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how do i tell my chef he is past it ?

post #1 of 11
Thread Starter 

well , my executive chef is studded with Michelin , but he is long in the tooth and today's customers just aren't impressed by what was great in the 90's. He has earned his stripes and he is physically f*ck*d from 20 years behind the stove and this is his last chance to make a living but he is really taking the p*ss with the menu and the hours he puts in. How can I tell him in a nice way to get out of the way ?

post #2 of 11
Thread Starter 

Everyone needs to earn a living but  i`m doing his job (the horse part anyway). I`m really torn because i respect what he HAS done, he really respects my contribution but what he is doing now (and makes me do) is really bellow par. Pride is a killer once you have been at the very top, i just dont know how to tell him and NO ONE ELSE will, ever

post #3 of 11
It's not your place to say anything. When the numbers fall it will be the owners who will talk with him. Just keep your head down and do your best.
post #4 of 11

Laurenlulu is right. Not your place. If you don't feel you are learning anything, it is time for you to move on. If the dining room is full, the chef is doing his job. If the dining  room is empty, the owners or his partners will tell him anything he needs to know. 

  I can't tell from your post in what way he is below par. Is he neglecting safe food practices? Is he serving inferior quality food or is he just not serving the latest fads and trends?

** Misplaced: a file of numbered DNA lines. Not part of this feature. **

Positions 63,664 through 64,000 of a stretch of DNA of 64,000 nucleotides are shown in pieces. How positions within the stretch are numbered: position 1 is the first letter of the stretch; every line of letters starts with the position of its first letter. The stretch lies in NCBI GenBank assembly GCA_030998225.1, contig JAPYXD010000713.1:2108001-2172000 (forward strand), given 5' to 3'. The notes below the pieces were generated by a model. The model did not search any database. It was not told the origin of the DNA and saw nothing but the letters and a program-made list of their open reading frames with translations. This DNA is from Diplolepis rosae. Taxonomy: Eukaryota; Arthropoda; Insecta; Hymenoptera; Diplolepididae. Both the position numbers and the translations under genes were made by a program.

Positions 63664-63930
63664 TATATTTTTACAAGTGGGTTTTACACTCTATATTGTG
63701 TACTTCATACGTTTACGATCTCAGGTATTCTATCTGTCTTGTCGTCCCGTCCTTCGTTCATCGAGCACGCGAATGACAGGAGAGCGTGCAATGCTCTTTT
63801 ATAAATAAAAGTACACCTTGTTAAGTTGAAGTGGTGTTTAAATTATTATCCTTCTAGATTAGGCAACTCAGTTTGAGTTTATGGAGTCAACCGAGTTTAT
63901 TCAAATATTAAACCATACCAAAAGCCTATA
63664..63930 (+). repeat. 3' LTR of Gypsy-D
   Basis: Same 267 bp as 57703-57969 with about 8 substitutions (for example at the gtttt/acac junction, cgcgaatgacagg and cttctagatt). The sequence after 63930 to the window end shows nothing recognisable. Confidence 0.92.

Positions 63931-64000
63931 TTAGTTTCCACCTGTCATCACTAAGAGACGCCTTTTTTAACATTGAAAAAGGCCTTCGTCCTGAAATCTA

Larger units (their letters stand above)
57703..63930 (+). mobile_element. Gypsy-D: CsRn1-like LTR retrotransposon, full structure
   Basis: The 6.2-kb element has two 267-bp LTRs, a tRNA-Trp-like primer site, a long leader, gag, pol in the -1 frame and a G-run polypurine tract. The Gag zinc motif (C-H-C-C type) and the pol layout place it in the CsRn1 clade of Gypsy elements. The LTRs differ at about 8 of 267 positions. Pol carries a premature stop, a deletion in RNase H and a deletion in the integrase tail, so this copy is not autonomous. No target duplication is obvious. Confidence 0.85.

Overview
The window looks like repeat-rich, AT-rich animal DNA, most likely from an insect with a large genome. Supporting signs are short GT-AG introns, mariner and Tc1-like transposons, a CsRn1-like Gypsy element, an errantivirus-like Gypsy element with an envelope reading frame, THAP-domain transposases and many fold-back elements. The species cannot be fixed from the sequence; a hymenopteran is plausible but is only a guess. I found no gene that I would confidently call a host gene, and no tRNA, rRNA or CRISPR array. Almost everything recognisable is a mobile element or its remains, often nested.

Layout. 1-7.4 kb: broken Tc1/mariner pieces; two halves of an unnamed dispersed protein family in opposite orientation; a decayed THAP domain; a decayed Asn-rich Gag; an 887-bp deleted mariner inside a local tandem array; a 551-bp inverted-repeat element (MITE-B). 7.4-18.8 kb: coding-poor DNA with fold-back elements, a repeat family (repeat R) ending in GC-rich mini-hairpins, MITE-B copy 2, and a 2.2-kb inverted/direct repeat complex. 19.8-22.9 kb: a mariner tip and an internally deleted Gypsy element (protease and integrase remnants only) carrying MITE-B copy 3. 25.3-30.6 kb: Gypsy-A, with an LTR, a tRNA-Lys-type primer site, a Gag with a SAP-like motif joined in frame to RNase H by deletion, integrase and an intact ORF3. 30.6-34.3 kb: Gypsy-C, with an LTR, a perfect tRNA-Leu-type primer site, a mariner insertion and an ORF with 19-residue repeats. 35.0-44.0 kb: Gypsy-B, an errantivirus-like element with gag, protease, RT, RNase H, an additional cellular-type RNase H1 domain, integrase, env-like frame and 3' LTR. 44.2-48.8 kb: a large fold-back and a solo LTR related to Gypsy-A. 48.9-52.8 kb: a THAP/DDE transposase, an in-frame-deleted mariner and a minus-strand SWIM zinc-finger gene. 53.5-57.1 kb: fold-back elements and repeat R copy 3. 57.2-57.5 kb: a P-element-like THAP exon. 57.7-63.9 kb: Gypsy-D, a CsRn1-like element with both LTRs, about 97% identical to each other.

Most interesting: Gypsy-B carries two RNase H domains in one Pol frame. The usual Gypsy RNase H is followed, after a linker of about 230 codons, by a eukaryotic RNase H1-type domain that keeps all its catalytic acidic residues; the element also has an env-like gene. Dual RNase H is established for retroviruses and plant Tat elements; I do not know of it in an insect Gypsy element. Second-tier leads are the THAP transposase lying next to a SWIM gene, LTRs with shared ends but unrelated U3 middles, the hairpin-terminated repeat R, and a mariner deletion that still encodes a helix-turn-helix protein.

Paul Bocuse and many other high level chefs do not do what is hip or trendy. What they do is fill the dining room and make a profit. They buy great ingredients, utilize best practices and run a tight ship. Micheliin stars are great if you can get them but they don't pay the bills, a full dining room does. 

So as Lauren said, keep your head down, work hard and if the situation isn't working for you anymore, it is time to move on. 

post #5 of 11

I thought you were a cook, not an owner or a manager

post #6 of 11

pick his brain for things he may not recall. I would pick until he starts to avoid me. Even better he recalls and you do it together. Food is cyclical.

He may not be on the next cutting edge. Millennials are headed back to basics. Get him to make you some stocks and sauces.

post #7 of 11

Last I checked there were no Michelin stars, whether chefs or restaurants, in Australia

post #8 of 11

Sounds like this young turk needs to chill out and find a new job.

post #9 of 11
Thread Starter 

Hi, Thanks for the replies. I agree with you but, I do kinda feel like he should be getting a heads up from the guys in the crew BEFORE he gets a kick from the owners. Harrisonh, he is Dutch and his background is in the EU, I don't have a list of his previous places to post. I kinda feel like he is just close to burn out but I personally would like to stop that happening if I can. By below par I mean, not great ingredients, old hat recipes, very little involvement in the day to day running of the place. I have worked ALOT with guys that just turn up , work, leave, I`m not that guy and I don't think he is either really. I just see a guy that has worked his ass off for a really long time and its breaking him down, that's not a good way to go out. The dinning room is not as full as it used to be, not going broke (by a long way) but just not as it could / should be.

post #10 of 11
Thread Starter 

Panini, once again the voice of reason, thanks !

post #11 of 11

I have had a couple of positions where I only had to show up and keep the monkeys on task.

When there was a problem on the unit or a new task from the head office the monkeys would be gathered and re-taught.


I was being paid for my experience.


Agree with pan..... pick his brain for a couple of specials to run.

The old guy is in there ya just gotta push a few buttons and pull the lever......



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